This article titled “FTSE 100 hits record high; Bitcoin falls as South Korea announces crackdown – business live” was written by Graeme Wearden, for theguardian.com on Thursday 28th December 2017 20.04 Asia/Kolkata
Wall Street opens higher
US markets are on the rise, helped by a weaker dollar and a rally in commodity prices, although trading is thin in the run up to the new year break.
The Dow Jones Industrial Average is up 39 points or 0.15% while the S&P 500 opened up 0.14% and the Nasdaq Composite 0.21%.
Just in: America’s labour market remains strong, with just 245,000 people filing new claims for unemployment benefit last week.
Although more than expected, it’s still a low figure by historical standards.
Bitcoin is on track to post its ninth daily fall in 12 days.
Bitcoin: What the experts say
Bitcoin has now clawed its way back over $14,000, but it’s still down over 7% today since South Korea announced its clampdown (details here).
Naeem Aslam of Think Markets says regulatory threats have triggered the selloff, but points out that bitcoin has suffered similar slumps before.
After forming a high of $16,416 this week, the cryptocurrency came under a selling pressure as traders showed their reaction to South Korea’s news. The country is determined to curb the speculative market and it would take measures to stop and review various crypto-exchanges.
The reality is that the market is way too overheated and no one wants the cryptocurrency popping on their door steps. However, this is surely not the first time that we have witnessed this kind of reaction in the Bitcoin price.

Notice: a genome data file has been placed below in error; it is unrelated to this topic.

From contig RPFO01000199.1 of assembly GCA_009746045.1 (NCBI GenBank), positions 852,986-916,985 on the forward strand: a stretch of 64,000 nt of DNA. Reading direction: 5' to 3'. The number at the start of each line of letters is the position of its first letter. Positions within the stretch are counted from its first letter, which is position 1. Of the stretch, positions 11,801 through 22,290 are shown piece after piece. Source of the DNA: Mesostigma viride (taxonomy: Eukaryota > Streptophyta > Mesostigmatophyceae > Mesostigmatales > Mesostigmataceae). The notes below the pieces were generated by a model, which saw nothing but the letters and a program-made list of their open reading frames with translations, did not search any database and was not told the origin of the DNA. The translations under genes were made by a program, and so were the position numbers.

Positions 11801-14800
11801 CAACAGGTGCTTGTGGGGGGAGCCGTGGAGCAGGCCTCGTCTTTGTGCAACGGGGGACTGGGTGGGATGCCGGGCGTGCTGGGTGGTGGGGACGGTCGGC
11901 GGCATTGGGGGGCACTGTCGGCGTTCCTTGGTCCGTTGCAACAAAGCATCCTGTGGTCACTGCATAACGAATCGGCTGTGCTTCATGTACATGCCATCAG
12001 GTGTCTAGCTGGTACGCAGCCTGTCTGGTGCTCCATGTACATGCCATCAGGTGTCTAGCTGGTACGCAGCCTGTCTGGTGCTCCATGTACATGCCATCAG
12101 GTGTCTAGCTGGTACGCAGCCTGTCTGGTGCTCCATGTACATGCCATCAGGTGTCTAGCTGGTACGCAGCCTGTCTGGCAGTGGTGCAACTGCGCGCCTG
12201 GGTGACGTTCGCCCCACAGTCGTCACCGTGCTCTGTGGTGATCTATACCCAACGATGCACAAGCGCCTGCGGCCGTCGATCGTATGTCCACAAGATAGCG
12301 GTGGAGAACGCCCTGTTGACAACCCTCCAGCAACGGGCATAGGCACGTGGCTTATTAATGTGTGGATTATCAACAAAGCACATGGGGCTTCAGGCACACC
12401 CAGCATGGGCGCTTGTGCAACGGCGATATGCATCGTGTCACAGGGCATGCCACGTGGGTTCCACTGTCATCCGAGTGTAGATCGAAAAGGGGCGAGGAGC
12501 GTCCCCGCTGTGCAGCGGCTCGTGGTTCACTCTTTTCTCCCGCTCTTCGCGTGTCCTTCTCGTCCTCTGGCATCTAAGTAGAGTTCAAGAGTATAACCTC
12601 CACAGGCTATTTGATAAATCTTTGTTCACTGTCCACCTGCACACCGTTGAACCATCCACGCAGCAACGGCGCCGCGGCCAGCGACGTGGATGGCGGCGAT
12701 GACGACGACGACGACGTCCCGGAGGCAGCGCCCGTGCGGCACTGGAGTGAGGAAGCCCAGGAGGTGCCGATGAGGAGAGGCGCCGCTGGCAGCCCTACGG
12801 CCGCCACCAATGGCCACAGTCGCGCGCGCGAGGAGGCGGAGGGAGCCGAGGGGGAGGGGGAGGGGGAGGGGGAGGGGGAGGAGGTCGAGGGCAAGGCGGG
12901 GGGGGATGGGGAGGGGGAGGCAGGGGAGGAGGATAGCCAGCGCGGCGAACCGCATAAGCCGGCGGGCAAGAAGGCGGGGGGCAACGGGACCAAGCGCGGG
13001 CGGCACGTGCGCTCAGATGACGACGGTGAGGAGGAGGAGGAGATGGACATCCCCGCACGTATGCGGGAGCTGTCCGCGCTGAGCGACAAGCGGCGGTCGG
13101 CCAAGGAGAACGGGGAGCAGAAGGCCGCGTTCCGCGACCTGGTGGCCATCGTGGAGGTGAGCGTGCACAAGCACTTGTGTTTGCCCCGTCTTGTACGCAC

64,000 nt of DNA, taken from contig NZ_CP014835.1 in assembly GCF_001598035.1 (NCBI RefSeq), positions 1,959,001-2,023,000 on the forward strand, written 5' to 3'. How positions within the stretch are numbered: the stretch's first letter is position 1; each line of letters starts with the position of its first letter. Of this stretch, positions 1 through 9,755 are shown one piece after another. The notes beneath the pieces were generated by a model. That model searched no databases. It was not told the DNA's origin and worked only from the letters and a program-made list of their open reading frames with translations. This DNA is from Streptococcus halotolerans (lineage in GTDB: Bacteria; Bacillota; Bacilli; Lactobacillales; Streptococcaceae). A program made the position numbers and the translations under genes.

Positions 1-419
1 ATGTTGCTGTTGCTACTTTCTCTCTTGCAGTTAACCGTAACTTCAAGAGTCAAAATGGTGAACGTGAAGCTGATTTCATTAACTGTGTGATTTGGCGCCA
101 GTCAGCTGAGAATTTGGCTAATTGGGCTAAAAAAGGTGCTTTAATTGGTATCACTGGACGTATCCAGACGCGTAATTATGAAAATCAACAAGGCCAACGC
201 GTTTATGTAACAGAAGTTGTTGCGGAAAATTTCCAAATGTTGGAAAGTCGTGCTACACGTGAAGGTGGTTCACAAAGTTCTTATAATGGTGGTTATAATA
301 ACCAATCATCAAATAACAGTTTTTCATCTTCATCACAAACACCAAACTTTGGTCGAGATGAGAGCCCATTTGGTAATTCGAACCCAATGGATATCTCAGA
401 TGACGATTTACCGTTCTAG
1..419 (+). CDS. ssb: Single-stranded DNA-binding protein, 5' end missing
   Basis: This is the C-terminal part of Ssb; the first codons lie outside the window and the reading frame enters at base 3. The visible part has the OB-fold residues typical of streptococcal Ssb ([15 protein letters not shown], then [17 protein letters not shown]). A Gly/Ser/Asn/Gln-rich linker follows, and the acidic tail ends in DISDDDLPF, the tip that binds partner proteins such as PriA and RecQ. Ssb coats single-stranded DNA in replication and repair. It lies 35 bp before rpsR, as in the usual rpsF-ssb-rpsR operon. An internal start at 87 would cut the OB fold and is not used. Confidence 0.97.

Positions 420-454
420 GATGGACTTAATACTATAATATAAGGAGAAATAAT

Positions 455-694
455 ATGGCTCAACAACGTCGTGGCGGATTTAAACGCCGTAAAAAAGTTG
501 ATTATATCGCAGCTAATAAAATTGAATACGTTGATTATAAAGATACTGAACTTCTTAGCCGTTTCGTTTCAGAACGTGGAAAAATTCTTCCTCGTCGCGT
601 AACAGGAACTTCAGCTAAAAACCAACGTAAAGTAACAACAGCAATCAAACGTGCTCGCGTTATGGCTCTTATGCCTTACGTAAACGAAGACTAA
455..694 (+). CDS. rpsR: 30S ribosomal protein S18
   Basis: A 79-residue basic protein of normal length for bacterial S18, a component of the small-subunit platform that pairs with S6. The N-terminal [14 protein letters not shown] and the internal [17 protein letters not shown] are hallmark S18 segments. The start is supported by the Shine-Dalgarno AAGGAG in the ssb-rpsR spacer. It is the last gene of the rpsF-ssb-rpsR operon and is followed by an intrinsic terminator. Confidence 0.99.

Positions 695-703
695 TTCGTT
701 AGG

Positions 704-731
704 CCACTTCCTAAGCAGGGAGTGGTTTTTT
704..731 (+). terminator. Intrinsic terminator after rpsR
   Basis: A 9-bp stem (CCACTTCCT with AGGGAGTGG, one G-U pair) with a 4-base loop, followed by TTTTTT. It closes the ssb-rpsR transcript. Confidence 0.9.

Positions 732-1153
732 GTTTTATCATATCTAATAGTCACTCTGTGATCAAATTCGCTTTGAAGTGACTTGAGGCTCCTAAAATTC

Throughout this years, we have heard many similar messages (followed by actions) from China and yet Bitcoin made a high of $19,338 [earlier this month].
But…. Craig Erlam of Oanda suspects that anxiety over bitcoin’s future may be rising…..
Bitcoin is coming under selling pressure once again, with efforts by South Korean authorities to rein in speculation being blamed….
While this is likely a contributing factor, I wonder if given the pre-holiday drop, whether speculators have become more sensitive to negative news.
We saw plenty of this in reverse on the way up, with positive news triggering significant rises and negative news being brushed aside. It wouldn’t surprise me if we see prices heading back below $10,000 before they find their feet again.
Readers might assume that shares in London are up because the pound is having one of its wobbles (because a falling pound boosts the profits of multinational companies listed in London).